Protocols for dementia care have addressed the use of psychotropic medication, which include both benzodiazepines and antipsychotics. Although these protocols vary in their recommendations, certain criteria are consistent across protocols, including psychotropics not being used as the initial intervention for psychiatric behaviors unless  the patient poses an immediate harm to themselves or others (Alzheimer’s Association, 2006; American Psychiatric Association, 2007; Cotter & Evans, 2007; Dettmore, Kolanowski, & Boustani, 2009; Elioupoulas, 2005; Hartford Institute, 2008; Registered Nurses Association of Ontario, 2005).
In this PI project, 25 patient charts on a geriatric transitional care unit were retrospectively reviewed over a 39 day period. Of the 25 charts reviewed, 17 revealed the administration of at least one “as needed” psychotropic medication. A total of 42 “as needed” medications were given to the 17 patients at various times. Data was collected on all “as needed” psychotropic medications that were given to the patients during their hospital stay. Nursing notes were examined for documentation of reasons for medication administration, behavioral therapies, and interventions attempted prior to medication administration, and pre- and post- medication fall scores and functional status levels.
Behaviors or actions that required “as needed” psychotropic medication administration were documented 100% of the time and included the following states: (a) anxious/restless (62.5%), (b) hallucinations/paranoia/delusions (10.71%), and (c) combative/ argumentative (26.79%). Documentation did not show behavioral interventions or therapies were the first mode of treatment for this cohort. Documentation of behavioral interventions or therapies attempted prior to medication administration occurred 31% of the time.  “Redirection” was documented as the behavioral intervention used a majority of the time. Pain was assessed and a spouse called on two other occasions. Findings also reflected that Haldol was administered for behavioral problems other than hallucinations, paranoia, and delusions such as anxiousness and restlessness. 
Findings from data collection revealed an increase in fall scores post medication administration compared to pre- medication administration.
A paired samples T- test demonstrated a statistically significant increase in mean fall scores from pre- administration (M=19.29, SD=5.85) to postadministration [M=24.53, SD = 6.83, t(16) = -4.66. p < .000 (2 tailed)]. The mean difference in pre-test  post-test scores was -5.24, with a 95% confidence interval (-7.616, -2.855).
Findings regarding the functional status of patient’s pre -medication administration compared to post- medication administration were inconclusive. This was in part due to fragmentation of documentation. A complete activities of daily living (ADL) functional assessment was performed on each patient on admission for a baseline assessment, but was not performed again during the patient’s stay. Although parts of ADL functioning, such as toileting, mobility, and hygiene were documented at various times, and in various places in the chart, documentation was sporadic and poorly described. As a result, we were unable to successfully gather data for functional status.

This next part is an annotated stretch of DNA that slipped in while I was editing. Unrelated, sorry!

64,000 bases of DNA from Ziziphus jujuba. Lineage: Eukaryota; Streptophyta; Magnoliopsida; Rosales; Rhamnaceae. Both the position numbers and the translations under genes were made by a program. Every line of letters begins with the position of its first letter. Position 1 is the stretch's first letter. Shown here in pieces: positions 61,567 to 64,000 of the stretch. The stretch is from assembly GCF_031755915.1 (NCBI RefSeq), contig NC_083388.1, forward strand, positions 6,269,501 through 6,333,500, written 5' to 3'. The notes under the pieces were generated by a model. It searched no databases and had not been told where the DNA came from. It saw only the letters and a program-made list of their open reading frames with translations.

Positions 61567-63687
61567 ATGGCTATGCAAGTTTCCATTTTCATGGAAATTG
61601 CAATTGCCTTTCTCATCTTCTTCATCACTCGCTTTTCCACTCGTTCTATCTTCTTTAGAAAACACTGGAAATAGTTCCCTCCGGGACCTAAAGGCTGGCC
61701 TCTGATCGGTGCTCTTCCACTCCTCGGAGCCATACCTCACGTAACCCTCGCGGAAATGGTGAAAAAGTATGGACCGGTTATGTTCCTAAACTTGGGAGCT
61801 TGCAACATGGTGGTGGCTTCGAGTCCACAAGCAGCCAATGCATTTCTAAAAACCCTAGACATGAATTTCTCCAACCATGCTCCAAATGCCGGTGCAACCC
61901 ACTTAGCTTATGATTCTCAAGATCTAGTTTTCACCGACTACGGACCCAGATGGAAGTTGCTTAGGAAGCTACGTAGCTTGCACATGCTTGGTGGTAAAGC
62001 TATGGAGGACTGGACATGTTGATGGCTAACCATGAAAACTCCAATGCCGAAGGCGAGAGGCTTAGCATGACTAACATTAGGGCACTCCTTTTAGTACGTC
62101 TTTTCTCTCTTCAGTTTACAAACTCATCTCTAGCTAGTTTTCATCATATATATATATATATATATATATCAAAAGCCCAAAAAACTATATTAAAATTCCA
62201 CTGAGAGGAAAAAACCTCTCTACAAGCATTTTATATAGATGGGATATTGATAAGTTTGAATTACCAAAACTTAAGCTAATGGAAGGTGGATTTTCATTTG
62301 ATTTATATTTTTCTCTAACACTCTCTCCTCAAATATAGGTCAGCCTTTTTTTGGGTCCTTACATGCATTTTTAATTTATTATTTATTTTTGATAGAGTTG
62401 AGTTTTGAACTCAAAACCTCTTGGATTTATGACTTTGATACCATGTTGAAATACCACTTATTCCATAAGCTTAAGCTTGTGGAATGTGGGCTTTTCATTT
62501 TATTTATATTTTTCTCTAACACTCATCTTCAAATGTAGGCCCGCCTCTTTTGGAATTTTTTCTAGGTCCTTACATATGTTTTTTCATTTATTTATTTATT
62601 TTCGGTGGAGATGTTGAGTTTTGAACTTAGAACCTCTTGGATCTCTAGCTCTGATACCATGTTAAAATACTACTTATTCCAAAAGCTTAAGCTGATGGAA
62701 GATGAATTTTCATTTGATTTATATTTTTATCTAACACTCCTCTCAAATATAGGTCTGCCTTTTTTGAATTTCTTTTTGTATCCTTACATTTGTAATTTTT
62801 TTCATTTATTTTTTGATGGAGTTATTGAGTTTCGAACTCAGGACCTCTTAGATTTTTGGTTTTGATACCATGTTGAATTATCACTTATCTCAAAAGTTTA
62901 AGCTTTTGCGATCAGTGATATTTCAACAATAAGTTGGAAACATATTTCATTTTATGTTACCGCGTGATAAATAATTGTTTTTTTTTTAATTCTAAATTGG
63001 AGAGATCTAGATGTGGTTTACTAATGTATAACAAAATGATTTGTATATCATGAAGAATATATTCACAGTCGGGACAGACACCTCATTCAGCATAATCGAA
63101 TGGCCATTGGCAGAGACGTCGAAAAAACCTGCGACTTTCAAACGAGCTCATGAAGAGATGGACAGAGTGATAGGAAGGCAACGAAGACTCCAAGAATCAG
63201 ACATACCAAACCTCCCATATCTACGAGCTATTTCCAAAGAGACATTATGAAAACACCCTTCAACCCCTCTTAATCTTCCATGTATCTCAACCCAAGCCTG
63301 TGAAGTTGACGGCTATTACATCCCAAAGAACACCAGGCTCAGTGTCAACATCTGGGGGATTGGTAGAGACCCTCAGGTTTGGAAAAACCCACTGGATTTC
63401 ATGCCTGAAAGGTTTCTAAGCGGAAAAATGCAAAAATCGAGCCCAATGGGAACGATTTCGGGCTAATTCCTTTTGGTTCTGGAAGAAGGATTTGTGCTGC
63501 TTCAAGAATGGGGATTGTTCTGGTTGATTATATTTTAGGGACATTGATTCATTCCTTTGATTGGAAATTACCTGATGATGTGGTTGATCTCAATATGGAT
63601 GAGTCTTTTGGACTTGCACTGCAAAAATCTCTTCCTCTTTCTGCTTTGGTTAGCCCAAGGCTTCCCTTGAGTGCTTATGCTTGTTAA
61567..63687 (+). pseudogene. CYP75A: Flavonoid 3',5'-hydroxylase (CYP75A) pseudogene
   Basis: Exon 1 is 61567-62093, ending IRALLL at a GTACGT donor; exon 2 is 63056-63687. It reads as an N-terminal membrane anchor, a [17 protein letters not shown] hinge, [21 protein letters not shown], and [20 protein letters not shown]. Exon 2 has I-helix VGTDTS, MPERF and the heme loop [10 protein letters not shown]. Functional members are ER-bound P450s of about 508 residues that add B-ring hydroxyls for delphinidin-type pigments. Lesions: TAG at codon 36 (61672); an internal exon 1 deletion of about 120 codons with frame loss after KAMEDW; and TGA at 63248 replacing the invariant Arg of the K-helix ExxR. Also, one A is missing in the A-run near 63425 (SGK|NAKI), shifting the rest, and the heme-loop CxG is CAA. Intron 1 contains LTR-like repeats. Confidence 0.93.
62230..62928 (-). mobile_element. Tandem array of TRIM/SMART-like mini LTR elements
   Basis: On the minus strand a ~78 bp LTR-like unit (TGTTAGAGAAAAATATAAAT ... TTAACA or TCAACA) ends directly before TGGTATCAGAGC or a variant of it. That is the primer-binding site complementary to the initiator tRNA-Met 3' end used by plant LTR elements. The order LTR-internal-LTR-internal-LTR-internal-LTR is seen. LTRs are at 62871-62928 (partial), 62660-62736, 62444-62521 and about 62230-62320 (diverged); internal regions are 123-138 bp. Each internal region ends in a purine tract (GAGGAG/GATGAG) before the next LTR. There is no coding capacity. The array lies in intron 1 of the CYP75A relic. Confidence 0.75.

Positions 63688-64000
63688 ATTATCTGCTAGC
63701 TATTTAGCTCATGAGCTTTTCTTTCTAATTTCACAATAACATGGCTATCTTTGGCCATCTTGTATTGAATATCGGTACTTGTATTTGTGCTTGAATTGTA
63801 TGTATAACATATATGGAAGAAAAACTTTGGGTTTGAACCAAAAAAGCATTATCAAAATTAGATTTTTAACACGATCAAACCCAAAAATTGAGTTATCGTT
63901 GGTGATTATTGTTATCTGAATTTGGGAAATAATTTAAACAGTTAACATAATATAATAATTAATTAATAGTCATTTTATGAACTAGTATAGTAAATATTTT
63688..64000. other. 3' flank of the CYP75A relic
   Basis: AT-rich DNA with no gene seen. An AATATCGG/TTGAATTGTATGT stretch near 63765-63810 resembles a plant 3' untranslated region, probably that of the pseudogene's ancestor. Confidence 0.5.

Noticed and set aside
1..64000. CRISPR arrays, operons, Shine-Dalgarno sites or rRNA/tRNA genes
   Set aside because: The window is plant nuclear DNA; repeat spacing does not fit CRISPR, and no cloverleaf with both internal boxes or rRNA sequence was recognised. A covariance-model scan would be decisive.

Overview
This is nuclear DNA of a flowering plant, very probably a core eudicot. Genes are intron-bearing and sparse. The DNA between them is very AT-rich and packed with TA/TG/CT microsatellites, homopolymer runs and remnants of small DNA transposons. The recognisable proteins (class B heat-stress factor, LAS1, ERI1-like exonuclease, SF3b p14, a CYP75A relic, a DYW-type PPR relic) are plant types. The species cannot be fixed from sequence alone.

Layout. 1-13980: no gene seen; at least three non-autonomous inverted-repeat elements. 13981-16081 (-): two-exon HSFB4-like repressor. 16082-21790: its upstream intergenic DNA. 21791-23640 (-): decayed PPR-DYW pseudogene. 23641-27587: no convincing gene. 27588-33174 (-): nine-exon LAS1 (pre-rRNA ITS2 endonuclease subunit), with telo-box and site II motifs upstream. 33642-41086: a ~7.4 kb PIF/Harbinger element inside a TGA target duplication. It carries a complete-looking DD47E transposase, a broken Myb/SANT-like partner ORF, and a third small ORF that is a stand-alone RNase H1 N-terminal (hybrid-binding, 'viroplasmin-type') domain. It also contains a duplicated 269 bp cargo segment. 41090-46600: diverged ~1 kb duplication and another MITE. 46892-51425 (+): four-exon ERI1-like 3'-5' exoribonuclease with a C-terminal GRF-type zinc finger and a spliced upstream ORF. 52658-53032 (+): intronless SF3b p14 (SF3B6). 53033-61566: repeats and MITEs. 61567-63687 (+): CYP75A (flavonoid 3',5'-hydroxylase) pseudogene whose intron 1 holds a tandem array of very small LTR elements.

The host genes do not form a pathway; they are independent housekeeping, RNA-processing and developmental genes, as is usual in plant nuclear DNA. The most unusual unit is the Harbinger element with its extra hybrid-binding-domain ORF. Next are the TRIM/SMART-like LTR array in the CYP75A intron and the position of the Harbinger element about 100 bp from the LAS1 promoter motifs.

Four major areas needing improvement emerged as a result of this PI project. First, nurses on the unit were resorting to pharmacological treatment for neuropsychiatric behaviors associated with dementia prior to attempting non-pharmacologic therapies. Based on this finding, we recommended nurses be trained in evidence-based protocols related to psychotropic “as needed” medication use. We also suggested implementation of a protocol that would require using and documenting three behavioral therapies prior to resorting to medications, except when the patient is a potential harm to themselves or others.

Second, nurses were giving antipsychotic medications for behaviors that did not demonstrate psychosis. It was not clear why this was being done. Nurses may have lacked knowledge about the appropriate use of antipsychotics or may have inappropriately assessed a patient.  Antipsychotic use in the presence of dementia is dangerous, not only because of the potential for falls and functional decline, but because these medications cause a host of other serious side effects (Jeste, Blazer, Casey, Meeks, Salzman, Schneider, 2008). We recommended further analysis be done to identify the cause(s) of inappropriate antipsychotic use on the unit to guide selection of an appropriate recommendation.

A third area to address is the process issue associated with tracking functional status of patients on the unit. Given that all patients who came to the transitional care unit were elderly,  coupled with the high risk for functional decline in hospitalized elders, we made the case for functional decline as an essential component of nursing assessment. As a result, we recommended assessment protocols be changed to incorporate a full functional assessment using a standardized instrument every 24 hours.

Lastly, because increased fall scores increased with “as needed” psychotropic use, additional precautions to prevent falls were instituted. 

Although data from this performance improvement project is not gerneralizable due to limited sample size and the specialized nature of the unit, “as needed” medication administration is common on a variety of hospital units. Given the potential consequences of harm to patients, investigation of patterns of administration and effects of “as needed” medication, especially  in  elders, is an important area of nursing practice to monitor.